VMware price hike forces Australian company with 24,000 virtual machines to jump ship

VMware price hike leads Computershare to switch to Nutanix for 24,000 VMs.

: After Broadcom's acquisition of VMware led to significant price increases, Australian company Computershare decided to move its 24,000 virtual machines from VMware to Nutanix. According to Computershare CTO Kevin O'Connor, the migration will save costs and strengthen the IT infrastructure. The price hikes and service changes under Broadcom have raised concerns about VMware's future viability.

Following Broadcom's acquisition of VMware, the company announced minor price increases targeted at large organizations, misleading some clients about the extent of the changes. Computershare, an Australian financial services provider, experienced a shocking 10 to 15 times increase in their billing for VMware's virtualization technology. Kevin O'Connor, Computershare's CTO, disclosed these changes at the Nutanix Next conference in Barcelona, indicating a decisive shift away from VMware due to the unsustainable cost increases.

The strategic decision by Computershare to transition their 24,000 virtual machines to Nutanix AHV highlights significant dissatisfaction with VMware’s pricing strategies under Broadcom's management. The move is anticipated to not only save the company considerable expenses but also make their IT operations leaner and more efficient. O'Connor predicted that the transition would be completed by next year and will quickly pay for itself, suggesting a strong financial incentive behind the decision. Additionally, he hinted at a broader industry trend, where other significant VMware clients might also consider similar shifts away from the platform if the pricing and service issues are not addressed.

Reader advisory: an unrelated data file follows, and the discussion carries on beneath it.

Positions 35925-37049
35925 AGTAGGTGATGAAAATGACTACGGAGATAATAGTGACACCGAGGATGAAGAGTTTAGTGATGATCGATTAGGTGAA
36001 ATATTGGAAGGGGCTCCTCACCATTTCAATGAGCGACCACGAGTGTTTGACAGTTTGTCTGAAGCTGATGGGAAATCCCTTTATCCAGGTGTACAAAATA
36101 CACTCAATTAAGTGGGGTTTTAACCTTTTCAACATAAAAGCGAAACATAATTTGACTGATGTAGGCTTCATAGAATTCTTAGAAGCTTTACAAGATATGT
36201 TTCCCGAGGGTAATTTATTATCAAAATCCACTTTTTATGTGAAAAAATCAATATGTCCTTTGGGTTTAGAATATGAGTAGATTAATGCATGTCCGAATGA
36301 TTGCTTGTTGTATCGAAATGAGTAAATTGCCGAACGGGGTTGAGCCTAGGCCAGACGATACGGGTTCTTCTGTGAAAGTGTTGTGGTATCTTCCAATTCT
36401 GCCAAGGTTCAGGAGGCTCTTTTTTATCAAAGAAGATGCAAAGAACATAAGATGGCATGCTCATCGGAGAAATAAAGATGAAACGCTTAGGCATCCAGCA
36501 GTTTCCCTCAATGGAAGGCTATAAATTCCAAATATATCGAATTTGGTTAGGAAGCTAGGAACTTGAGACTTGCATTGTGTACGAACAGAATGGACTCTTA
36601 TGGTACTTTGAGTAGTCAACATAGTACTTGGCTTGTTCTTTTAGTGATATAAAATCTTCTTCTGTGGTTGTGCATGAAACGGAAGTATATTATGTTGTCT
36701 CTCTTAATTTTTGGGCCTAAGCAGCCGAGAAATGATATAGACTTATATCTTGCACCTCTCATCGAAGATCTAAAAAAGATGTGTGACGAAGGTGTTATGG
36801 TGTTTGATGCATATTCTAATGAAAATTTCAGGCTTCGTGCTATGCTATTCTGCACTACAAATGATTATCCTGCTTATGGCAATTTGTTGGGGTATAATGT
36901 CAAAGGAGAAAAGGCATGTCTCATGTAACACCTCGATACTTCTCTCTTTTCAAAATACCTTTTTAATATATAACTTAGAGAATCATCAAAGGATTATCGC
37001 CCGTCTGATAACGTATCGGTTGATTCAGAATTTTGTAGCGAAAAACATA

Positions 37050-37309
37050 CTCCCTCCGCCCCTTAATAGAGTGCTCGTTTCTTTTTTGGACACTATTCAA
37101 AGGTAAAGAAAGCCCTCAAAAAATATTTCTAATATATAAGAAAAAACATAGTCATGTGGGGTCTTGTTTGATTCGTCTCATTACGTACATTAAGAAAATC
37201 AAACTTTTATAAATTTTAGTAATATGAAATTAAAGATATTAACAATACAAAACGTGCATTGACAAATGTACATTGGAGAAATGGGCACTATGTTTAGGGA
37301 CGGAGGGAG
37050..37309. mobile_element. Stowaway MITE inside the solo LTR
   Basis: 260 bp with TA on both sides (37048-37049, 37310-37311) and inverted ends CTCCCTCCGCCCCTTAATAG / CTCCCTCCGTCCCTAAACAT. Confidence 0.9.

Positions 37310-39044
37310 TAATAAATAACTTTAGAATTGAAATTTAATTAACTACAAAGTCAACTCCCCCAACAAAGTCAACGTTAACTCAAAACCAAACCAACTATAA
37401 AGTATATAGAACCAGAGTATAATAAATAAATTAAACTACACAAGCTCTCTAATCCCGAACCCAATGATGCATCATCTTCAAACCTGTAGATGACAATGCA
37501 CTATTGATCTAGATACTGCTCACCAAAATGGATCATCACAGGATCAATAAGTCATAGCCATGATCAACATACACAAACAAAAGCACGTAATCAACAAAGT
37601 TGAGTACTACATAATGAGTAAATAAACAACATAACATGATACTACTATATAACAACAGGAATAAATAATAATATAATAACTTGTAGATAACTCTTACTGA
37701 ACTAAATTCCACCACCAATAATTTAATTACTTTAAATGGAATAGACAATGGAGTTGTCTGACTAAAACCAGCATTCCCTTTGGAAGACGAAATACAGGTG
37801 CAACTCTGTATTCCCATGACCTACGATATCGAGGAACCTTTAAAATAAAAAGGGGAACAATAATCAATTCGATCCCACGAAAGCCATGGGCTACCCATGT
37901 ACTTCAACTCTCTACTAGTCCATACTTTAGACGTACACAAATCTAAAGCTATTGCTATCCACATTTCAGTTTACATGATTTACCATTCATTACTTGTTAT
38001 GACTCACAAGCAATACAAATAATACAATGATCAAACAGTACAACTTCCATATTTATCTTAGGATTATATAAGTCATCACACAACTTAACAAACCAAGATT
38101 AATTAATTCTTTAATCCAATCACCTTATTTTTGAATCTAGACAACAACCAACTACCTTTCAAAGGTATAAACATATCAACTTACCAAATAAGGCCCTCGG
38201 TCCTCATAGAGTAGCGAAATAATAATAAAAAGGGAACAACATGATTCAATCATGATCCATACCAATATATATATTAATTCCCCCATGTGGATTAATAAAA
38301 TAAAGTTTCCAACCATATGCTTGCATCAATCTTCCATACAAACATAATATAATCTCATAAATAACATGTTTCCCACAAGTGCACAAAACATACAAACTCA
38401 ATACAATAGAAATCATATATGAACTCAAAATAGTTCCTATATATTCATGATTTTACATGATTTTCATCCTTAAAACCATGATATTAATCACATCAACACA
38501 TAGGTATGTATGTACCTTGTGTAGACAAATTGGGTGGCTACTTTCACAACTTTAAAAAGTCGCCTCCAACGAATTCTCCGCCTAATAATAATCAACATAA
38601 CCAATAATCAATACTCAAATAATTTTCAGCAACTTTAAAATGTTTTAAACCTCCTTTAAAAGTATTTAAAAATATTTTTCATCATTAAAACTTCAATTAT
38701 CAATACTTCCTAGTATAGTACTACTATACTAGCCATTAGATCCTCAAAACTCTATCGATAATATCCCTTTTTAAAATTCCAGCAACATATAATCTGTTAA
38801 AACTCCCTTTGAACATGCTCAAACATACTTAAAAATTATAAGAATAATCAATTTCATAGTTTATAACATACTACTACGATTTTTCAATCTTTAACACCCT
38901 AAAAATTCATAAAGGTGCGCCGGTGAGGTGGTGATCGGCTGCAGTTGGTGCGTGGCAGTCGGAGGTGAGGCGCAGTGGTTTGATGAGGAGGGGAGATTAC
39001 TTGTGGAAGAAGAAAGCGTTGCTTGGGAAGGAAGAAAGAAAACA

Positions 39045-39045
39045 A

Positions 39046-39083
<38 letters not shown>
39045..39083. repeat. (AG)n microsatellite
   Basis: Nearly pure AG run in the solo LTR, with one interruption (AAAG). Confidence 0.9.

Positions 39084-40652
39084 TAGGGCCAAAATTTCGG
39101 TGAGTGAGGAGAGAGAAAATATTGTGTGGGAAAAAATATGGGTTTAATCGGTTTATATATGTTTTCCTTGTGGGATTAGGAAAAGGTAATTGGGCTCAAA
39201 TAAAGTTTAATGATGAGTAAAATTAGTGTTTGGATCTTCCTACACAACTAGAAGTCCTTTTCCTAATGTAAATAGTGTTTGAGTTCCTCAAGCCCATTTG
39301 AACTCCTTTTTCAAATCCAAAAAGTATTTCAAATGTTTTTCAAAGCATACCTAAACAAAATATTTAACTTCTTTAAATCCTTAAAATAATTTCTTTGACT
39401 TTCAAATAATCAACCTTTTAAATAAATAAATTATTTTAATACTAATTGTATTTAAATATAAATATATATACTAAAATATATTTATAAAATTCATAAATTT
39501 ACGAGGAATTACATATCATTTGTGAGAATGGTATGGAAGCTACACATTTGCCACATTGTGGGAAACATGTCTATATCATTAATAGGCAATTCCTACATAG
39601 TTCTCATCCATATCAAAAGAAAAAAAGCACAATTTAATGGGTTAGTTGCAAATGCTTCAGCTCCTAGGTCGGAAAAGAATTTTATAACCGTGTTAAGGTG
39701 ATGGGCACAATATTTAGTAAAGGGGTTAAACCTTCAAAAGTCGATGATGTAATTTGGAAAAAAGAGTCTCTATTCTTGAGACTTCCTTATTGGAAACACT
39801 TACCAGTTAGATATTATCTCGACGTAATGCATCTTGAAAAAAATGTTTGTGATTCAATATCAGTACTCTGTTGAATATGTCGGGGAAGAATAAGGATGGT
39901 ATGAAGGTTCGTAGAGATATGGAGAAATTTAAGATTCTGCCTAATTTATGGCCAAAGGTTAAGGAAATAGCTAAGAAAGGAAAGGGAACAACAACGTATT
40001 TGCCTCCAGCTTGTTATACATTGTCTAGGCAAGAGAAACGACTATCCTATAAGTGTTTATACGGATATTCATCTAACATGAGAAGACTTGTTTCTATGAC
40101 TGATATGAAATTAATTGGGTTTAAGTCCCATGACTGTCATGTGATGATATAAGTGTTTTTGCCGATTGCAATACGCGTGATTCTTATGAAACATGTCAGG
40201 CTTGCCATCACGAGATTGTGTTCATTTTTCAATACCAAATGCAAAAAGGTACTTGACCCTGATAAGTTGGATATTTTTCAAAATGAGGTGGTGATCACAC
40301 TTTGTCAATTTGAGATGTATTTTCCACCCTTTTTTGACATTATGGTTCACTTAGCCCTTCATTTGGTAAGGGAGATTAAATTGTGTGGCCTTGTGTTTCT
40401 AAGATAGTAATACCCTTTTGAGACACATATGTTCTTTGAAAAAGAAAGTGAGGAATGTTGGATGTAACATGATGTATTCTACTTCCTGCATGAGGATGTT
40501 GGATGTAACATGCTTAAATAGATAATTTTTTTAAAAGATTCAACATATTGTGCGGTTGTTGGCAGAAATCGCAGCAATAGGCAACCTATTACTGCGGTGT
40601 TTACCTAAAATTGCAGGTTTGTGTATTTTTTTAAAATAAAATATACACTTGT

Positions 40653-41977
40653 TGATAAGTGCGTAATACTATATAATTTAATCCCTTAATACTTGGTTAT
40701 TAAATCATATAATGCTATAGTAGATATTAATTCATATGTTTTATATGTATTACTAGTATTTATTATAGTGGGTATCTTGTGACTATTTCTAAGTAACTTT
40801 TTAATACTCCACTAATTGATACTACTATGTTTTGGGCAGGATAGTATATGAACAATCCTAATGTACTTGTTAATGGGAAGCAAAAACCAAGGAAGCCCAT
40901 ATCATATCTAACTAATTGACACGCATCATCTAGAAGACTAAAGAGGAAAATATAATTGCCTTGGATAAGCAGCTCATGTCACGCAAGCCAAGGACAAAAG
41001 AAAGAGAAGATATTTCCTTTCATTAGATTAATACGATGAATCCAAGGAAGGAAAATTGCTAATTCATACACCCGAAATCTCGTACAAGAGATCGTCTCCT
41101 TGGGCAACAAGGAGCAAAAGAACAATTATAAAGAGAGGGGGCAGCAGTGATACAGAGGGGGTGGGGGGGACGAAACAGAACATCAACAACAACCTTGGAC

Broaddeep, in its pursuit of higher profits, may not have fully appreciated the extent of the reliance and flexibility its client base appreciated from VMware. This miscalculation might hurt VMware's market position as other businesses follow Computershare’s example, seeking more cost-effective and reliable alternatives like Nutanix. The entire situation raises questions about VMware's long-term sustainability and relevance in the fiercely competitive virtualization market, as it potentially loses some of its largest customers.